I’m hugely wary of cows too having had a couple of accidental moments of being between mothers and calves. In general I’ve found cows to be inquisitive rather than aggressive and that talking to/ at them helps keep everything calm(probably more me though), especially if they then realise you are not the farmer with some tasty snacks. All that said, if I do spot mothers and calves in a field I don’t go into the field and will find another way instead.
99.9% of cows are just curious, clumsy, fools. The one with horns could identify as a girl or boy, it likely wasn't de-horned/budded when younger.
Stay on the edges, if they are moving at pace or you feel they are coming too close too quickly, wave you arms up a little calmly in good time, say from 25 to 50m. They can't stop or turn on a dime, but don't know this, they don't deliberately charge over people.
The only cows I'd be wary of would be don't approach a mother with young calves deliberately and what appears to be a single cow in field, it's more likely a bull. (Many many bulls are completely harmless and have no interest in people).
If you don't like the look of a field no normal farmer would mind if you hopped a fence without damaging it and walked around the edges of the adjacent field/hedgerow.
My dad, as a lad in Latvia on his way home from school, took a short cut across a field, with a bull in it, it took exception to this and charged him. Result, dad had a couple of scars on his head and a tale to tell his mates. He grew up on a farm too, so should have know better.
As others have said they're mostly harmless, but the law of big numbers and the sheer size of a cow means if they do cause problems it can be serious for some people. I've always been pretty wary of them to be honest.
Me and the wife were walking our border collie (on a leash) along the Thames near her family home in Oxfordshire thinking we'd go for a nice quiet riverside pint. She had grown up around these fields and was blasé about passing through a load of cows until the whole herd got curious and came towards us (not charging as such, but moving with purpose as a group) en masse. We had nowhere to go but the river and ended up half in the water and half sat on trees wondering what to do, with a huge herd of cows facing us off. We sat there until a bloke from Thames water came along and started banging his clipboard to scare them off, but his casual face changed when he noticed a couple of bulls at the back.
When we first moved to France we had a big meadow and the local organic dairy farmer had a herd of just 12 cows (individually named, really well looked after) and would graze them in our meadow in the summer so we got quiet used to them (they all have horns, even the ladies).
Now we live in a different part of the Alps and the mountain behind our house every year puts 2-300 young cows out to graze every year and they're pretty playful with each other, but because of the thousands of hikers they're pretty used to people and I've got pretty used to just running straight through most times. Was once up at the top though when they were play fighting together and it got pretty sketchy and had to make sure we were out of the way.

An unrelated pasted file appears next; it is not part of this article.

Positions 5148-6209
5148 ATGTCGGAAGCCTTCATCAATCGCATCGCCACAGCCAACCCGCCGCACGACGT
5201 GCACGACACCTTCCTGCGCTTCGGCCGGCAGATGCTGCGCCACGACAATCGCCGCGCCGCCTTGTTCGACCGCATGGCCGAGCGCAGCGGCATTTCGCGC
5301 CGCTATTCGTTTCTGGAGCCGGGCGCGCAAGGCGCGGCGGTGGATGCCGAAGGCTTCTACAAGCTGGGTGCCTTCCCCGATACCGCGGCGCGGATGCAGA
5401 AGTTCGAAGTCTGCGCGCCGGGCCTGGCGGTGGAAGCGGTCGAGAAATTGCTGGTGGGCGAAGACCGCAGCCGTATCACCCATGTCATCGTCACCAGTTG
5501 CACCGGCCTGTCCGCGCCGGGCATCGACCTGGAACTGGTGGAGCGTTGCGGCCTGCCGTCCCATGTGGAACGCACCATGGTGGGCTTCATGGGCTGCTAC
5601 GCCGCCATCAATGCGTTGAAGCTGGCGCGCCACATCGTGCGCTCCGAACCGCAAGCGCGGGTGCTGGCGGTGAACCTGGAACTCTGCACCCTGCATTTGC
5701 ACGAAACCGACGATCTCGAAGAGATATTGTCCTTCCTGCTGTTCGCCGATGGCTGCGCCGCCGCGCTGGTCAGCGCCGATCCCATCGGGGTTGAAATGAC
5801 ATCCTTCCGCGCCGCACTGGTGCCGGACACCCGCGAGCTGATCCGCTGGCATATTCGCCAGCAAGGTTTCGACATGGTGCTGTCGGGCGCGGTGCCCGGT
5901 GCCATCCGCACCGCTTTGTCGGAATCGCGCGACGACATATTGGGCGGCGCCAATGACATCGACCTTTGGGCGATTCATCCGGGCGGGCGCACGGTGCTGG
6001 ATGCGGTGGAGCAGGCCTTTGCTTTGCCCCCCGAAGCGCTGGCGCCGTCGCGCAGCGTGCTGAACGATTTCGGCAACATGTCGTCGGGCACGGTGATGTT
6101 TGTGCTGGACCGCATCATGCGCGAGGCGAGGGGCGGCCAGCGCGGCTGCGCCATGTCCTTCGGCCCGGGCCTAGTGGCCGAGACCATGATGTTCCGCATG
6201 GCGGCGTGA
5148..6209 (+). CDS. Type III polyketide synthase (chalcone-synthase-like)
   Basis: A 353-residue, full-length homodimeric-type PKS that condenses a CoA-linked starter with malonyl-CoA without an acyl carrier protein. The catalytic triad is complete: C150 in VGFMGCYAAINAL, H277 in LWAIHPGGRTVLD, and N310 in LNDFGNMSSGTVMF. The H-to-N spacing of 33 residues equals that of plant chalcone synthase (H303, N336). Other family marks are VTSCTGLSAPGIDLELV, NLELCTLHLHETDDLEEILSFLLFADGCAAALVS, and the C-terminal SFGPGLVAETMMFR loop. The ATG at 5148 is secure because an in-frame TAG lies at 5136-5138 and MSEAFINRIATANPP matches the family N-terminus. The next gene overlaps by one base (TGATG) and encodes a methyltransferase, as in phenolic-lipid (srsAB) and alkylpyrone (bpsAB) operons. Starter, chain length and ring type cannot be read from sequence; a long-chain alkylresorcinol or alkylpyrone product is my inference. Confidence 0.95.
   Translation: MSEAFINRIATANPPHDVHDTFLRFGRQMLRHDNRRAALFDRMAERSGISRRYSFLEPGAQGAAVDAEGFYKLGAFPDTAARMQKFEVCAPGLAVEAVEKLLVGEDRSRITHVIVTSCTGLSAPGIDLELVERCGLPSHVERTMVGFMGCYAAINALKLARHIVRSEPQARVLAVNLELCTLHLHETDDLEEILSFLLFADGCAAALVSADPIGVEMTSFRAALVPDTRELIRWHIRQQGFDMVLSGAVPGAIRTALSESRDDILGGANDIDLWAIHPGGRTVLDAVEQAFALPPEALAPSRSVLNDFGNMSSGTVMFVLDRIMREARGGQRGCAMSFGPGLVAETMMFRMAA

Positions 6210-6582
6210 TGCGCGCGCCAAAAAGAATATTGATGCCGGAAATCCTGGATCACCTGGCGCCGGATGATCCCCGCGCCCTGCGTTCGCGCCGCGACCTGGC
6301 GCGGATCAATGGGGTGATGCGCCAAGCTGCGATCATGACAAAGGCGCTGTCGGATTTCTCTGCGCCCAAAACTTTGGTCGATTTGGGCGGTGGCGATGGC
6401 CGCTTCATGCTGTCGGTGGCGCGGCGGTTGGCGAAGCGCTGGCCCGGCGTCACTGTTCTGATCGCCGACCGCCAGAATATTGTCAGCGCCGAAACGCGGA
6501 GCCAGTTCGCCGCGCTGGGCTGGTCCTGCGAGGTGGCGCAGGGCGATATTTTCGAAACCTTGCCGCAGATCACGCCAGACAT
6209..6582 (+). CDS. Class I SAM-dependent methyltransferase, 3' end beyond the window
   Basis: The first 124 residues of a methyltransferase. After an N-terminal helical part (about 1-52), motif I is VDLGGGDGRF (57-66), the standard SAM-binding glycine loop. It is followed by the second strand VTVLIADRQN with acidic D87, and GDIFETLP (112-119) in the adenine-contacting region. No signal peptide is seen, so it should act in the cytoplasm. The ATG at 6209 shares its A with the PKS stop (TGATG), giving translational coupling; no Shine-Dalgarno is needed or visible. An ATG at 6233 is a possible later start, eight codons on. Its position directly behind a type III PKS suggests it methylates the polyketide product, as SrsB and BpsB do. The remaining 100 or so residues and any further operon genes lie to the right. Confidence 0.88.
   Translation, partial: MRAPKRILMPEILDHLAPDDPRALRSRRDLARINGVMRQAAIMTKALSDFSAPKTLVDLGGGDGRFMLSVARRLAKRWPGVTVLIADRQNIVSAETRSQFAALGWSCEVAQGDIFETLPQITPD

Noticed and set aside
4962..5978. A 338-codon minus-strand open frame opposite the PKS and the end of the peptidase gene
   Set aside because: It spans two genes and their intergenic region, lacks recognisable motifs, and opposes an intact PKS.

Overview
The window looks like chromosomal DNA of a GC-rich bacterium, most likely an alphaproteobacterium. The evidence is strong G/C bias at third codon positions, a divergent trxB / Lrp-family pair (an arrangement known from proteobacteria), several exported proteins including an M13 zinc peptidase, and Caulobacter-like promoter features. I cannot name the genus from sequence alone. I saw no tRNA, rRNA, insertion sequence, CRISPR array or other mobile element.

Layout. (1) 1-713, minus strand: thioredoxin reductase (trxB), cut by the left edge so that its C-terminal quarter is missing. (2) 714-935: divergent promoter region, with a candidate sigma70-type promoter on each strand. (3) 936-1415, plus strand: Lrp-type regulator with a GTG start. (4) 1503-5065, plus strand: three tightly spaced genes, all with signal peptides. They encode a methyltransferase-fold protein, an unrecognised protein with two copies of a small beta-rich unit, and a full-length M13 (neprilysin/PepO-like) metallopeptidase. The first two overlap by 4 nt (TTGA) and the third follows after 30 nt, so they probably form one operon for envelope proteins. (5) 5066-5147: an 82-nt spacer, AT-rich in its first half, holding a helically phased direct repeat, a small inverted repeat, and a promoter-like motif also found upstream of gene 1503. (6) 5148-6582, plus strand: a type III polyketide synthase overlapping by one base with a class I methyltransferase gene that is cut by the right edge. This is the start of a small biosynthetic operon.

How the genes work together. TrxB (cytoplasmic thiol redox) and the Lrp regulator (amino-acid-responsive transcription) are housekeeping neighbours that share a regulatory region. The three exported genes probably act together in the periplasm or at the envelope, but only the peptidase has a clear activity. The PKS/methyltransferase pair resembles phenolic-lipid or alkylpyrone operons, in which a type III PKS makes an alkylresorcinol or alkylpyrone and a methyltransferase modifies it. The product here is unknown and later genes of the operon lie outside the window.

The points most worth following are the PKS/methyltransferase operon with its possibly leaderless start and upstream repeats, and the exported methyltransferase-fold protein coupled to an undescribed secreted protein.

Walked across a path through a field to get to Burbage boulders last winter, no animals to be seen.
End of day, sun just gone down at this point so headtorch on, go to cross same field and behold, totally blocked by a herd of cows. Had to wait some time for them to drift away from the path just enough to make a slow and cautious crossing to the car, often having to navigate off the path into very soggy and uneven ground.
Definitely felt like a whimp, but being squashed to death alone in a cold, soggy field at night would have been a poor end to an otherwise good day. I'm sure with the boulder pad on my back I cut an unusual silhouette and wasn't sure whether they'd be startled. They did begin to close in as I got to the stile. Definitely not ideal.
Saw a very good sign on this out yesterday on my run, nearly took a photo for use with local Scouts and now I wish I had... the gist was well-aligned with my understanding...
- Bulls are what people worry about. An aggressive bull shouldn't be on a right of way, by law. Most bulls just want to smell the flowers (cf. "Ferdinand the Bull".) Nonetheless, take care.
- Cows with calves: don't mess with that. This is the situation where the cows will mean to kill you, rather than killing you by accident. Go around, stay away, whatever. I mean, it's perfectly possible to cross a field with cows and calves, but I would urge caution.
- You have a dog ? This is how most people get killed in the UK - the cows are trying to defend themselves against what they see as a serious threat, the dog is kept on the lead and the dog/owner get trampled. Let the dog off the lead. It will save itself and the cows will not be interested in you.
- You are downhill of cows ? They are curious, friendly creatures and come to see you. The ones at the back want to see you too, and the whole lot don't stop very easily and you get squashed. They didn't mean to flatten you, but you end up flat. Consider staying uphill, preparing to be assertive before forty tonnes of beef get momentum.